Apollo Endosurgery Highlights Austin’s Growing MedTech Cluster
The startup spotlight in Austin has long focused on the city’s techie scene of software startups, app developers, and the like, but a medtech community has been developing, too. And Dennis McWilliams, who currently runs Apollo Endosurgery, has been along for much of that growth.
From his days working at the University of Texas’ IC² Institute, which connects university research and companies to support commercialization to a stint as entrepreneur-in-residence at PTV Sciences, a venture capital fund that specializes in the life sciences and in medical devices, McWilliams says being a part of a strong entrepreneurial ecosystem has been an important focus of his career.
“I wanted to go build a really strong career but, fundamentally, be doing things that help people and help society,” he says. “Most people in the life sciences space really like that harmonization between their life and societal goals, and their career goals.”
He became involved with the Apollo Group, a think tank formed in 1998 by a group of gastroenterologists and surgeons from academic centers around the world to focus on the development and use of minimally invasive instruments to diagnose and potentially treat gastrointestinal disorders.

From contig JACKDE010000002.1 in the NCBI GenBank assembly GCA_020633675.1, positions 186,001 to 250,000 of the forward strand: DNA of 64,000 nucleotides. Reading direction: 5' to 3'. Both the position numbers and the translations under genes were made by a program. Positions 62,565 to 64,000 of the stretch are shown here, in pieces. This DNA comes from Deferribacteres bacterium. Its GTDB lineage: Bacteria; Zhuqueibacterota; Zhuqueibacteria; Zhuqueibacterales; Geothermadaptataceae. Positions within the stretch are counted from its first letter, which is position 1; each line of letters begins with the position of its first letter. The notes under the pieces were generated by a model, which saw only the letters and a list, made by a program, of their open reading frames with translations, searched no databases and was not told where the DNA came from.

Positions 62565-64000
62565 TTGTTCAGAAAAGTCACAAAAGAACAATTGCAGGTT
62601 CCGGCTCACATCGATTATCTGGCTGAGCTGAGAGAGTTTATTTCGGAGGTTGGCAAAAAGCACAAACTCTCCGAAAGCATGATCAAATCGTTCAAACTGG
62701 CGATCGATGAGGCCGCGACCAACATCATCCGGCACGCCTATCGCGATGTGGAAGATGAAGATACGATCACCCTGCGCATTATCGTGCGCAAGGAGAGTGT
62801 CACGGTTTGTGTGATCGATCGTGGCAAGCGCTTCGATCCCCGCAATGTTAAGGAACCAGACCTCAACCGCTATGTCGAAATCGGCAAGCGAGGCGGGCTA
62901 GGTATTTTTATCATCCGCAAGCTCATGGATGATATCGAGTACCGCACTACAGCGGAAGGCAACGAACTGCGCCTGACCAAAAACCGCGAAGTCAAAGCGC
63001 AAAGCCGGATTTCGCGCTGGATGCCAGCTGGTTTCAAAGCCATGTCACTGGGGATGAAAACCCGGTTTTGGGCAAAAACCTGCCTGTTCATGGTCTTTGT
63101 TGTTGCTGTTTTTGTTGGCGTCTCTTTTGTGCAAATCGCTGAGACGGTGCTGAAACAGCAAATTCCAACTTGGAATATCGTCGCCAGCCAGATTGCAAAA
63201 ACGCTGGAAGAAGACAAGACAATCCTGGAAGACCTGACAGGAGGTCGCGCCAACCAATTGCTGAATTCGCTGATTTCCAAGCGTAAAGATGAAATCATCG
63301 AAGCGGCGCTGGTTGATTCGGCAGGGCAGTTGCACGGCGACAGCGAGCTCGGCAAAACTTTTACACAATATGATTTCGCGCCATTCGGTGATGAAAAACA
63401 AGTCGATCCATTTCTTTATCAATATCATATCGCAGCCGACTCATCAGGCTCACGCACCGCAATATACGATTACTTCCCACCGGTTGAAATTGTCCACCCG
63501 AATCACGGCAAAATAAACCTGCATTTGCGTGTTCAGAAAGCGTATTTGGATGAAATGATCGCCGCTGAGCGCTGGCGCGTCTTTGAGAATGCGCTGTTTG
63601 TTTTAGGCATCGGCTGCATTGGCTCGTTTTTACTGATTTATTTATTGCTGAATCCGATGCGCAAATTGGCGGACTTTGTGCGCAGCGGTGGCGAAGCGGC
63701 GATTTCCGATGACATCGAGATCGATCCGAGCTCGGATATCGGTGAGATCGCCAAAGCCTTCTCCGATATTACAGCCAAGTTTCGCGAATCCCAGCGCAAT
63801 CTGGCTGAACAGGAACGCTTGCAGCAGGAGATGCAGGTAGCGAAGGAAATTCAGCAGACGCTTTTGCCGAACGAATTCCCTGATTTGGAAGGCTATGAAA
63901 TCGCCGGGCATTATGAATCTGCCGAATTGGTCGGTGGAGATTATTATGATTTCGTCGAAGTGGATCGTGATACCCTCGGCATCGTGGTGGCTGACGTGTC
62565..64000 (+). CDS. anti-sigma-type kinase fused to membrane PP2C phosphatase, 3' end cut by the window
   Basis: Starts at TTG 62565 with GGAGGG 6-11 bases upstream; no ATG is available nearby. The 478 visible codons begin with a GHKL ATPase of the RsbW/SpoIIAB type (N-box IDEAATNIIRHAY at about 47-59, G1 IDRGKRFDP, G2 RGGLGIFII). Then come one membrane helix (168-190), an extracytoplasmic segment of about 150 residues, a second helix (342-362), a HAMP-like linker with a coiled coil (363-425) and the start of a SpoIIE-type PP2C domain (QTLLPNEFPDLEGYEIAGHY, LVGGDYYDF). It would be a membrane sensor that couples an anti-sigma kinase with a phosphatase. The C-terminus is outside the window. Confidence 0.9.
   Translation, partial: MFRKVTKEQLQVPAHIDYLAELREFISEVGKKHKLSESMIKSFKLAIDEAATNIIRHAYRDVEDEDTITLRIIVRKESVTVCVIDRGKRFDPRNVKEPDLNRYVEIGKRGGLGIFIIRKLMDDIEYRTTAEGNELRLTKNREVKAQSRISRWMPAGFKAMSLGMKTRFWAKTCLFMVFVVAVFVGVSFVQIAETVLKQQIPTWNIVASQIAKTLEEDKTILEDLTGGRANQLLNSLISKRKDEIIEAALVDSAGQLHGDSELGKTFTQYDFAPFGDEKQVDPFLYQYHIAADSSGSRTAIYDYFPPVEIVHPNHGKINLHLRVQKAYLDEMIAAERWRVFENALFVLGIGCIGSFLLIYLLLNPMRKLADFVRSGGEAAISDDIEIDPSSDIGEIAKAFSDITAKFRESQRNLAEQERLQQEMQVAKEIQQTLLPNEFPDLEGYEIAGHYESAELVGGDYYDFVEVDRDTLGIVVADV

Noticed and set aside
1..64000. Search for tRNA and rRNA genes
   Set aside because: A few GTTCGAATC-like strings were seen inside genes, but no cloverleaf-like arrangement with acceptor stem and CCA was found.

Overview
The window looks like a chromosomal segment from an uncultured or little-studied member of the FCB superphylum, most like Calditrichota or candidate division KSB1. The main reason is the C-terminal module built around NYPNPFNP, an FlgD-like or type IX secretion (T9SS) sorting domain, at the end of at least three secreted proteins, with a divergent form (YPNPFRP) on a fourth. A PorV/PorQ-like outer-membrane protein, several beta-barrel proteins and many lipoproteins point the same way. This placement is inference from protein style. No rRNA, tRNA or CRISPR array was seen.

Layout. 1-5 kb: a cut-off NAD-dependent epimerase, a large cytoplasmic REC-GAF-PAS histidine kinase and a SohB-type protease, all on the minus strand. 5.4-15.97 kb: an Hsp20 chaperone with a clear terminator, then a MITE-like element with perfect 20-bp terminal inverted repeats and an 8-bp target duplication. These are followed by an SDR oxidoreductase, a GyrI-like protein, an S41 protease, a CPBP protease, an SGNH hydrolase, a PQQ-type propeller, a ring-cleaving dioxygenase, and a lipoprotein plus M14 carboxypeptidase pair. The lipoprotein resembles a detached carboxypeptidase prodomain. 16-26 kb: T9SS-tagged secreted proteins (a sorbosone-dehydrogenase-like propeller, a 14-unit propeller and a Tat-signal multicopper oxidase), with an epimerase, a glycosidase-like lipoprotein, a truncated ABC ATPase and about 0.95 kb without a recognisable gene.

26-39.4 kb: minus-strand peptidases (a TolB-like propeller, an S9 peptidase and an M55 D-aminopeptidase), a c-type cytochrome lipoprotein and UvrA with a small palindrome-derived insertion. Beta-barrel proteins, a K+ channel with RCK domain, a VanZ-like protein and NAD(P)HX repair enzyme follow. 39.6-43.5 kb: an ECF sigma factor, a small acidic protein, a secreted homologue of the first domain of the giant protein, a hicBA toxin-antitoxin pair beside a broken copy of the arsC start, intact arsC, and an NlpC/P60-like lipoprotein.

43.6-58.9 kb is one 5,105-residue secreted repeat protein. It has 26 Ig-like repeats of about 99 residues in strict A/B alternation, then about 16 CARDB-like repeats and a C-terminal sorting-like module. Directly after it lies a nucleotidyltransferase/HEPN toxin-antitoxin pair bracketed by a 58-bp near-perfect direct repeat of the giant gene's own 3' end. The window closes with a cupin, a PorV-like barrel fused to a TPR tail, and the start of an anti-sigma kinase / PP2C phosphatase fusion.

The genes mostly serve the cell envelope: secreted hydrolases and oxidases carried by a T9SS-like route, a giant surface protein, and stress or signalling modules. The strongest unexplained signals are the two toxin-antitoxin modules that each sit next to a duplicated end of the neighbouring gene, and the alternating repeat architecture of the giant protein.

In 2006, Apollo Endosurgery was created to commercialize the group’s innovations in translumenal surgery and therapeutic endoscopy and to produce minimally invasive devices for GI procedures. Recently, the company announced it was buying the Lap-band business from Allergan, a pharmaceutical company based in California that is best known for its Botox product line. Lap-band is a weight-loss procedure where a band is put around the stomach to reduce its capacity. The Austin company spent $110 million to buy the business, which included an upfront cash payment of $75 million.
Today, McWilliams and others in Austin’s biotech community are looking to the expected opening of the new University of Texas Dell Medical School in 2016 as the next milestone to boost the city’s biotech community.
“I spent some time on the board of the Texas Exes [the University of Texas’ alumni association], doing our part to help get that through,” he says.
McWilliams and I spoke recently about the medtech community in Austin, Apollo Endosurgery’s acquisition of the Lap-Band, why he works to get academic research out into the marketplace. Here is an edited transcript of our conversation:
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